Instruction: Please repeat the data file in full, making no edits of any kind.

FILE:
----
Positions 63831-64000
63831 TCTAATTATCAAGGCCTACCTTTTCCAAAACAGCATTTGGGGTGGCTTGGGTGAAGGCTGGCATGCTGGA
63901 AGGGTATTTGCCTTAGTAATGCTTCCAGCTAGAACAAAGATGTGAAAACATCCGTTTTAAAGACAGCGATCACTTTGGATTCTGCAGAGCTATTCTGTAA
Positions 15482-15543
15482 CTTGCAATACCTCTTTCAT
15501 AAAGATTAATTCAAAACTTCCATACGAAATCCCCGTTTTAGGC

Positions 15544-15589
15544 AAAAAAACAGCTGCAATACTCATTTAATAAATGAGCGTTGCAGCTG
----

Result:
Positions 63831-64000
63831 TCTAATTATCAAGGCCTACCTTTTCCAAAACAGCATTTGGGGTGGCTTGGGTGAAGGCTGGCATGCTGGA
63901 AGGGTATTTGCCTTAGTAATGCTTCCAGCTAGAACAAAGATGTGAAAACATCCGTTTTAAAGACAGCGATCACTTTGGATTCTGCAGAGCTATTCTGTAA
Positions 15482-15543
15482 CTTGCAATACCTCTTTCAT
15501 AAAGATTAATTCAAAACTTCCATACGAAATCCCCGTTTTAGGC

Positions 15544-15589
15544 AAAAAAACAGCTGCAATACTCATTTAATAAATGAGCGTTGCAGCTG